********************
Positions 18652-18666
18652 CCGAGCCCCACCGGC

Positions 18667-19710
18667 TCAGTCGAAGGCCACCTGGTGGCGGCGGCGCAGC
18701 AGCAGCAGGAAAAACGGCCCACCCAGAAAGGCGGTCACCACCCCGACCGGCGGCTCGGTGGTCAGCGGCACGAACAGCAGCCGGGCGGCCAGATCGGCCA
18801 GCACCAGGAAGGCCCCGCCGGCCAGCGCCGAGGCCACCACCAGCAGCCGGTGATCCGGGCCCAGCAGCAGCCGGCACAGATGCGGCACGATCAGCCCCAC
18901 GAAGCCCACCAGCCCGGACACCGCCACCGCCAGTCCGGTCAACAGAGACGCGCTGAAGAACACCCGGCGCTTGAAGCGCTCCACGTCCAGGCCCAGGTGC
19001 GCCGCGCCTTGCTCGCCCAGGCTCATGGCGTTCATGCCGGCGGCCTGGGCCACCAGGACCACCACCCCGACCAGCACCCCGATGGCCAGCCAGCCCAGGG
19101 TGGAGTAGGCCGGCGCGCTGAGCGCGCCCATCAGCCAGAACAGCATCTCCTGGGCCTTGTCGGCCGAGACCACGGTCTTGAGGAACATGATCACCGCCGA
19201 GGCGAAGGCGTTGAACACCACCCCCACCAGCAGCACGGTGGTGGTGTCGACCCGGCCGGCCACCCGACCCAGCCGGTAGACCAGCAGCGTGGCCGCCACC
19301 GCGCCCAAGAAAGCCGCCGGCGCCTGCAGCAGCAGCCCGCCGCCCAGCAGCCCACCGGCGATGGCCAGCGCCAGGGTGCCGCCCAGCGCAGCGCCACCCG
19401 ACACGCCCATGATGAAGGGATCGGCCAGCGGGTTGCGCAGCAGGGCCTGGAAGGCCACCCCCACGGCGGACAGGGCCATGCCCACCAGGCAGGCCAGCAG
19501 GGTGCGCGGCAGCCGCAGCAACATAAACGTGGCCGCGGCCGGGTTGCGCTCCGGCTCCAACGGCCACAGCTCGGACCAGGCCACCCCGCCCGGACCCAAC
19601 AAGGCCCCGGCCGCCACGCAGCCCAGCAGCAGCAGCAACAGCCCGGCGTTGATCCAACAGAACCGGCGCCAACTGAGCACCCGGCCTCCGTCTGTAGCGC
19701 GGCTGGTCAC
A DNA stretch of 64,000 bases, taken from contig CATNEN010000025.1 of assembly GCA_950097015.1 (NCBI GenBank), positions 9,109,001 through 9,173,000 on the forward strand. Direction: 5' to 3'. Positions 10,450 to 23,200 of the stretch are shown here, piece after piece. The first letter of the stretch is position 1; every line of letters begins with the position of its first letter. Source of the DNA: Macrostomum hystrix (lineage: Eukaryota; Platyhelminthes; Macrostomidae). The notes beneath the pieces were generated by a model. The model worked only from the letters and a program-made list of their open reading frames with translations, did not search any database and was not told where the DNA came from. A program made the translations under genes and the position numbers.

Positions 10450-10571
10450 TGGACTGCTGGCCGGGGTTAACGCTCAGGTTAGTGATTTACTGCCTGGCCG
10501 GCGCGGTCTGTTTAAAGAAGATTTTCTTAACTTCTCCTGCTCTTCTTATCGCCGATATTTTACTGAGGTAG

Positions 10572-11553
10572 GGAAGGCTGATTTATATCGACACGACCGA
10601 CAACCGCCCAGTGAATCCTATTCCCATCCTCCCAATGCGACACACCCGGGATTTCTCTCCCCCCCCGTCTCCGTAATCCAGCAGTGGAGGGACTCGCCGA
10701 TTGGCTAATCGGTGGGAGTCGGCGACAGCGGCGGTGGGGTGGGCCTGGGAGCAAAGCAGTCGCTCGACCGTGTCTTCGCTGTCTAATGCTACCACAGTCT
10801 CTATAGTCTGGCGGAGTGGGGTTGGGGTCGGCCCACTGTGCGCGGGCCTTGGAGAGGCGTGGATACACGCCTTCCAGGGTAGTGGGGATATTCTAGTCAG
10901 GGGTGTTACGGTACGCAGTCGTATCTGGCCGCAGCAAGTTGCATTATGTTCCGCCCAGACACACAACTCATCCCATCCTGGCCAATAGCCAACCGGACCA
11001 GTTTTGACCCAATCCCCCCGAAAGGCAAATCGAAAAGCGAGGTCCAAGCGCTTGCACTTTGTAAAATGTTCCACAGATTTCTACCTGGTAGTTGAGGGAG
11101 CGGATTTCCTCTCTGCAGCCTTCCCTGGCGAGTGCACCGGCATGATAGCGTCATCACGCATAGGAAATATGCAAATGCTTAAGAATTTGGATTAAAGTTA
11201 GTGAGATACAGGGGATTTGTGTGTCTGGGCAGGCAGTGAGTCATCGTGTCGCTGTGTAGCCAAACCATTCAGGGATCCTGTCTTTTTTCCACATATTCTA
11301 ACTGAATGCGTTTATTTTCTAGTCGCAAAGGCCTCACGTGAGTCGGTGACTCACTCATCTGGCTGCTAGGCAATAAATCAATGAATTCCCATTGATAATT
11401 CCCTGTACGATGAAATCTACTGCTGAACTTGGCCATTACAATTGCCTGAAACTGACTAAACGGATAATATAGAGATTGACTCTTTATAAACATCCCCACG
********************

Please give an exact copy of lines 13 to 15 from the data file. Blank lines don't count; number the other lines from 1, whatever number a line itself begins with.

19501 GGTGCGCGGCAGCCGCAGCAACATAAACGTGGCCGCGGCCGGGTTGCGCTCCGGCTCCAACGGCCACAGCTCGGACCAGGCCACCCCGCCCGGACCCAAC
19601 AAGGCCCCGGCCGCCACGCAGCCCAGCAGCAGCAGCAACAGCCCGGCGTTGATCCAACAGAACCGGCGCCAACTGAGCACCCGGCCTCCGTCTGTAGCGC
19701 GGCTGGTCAC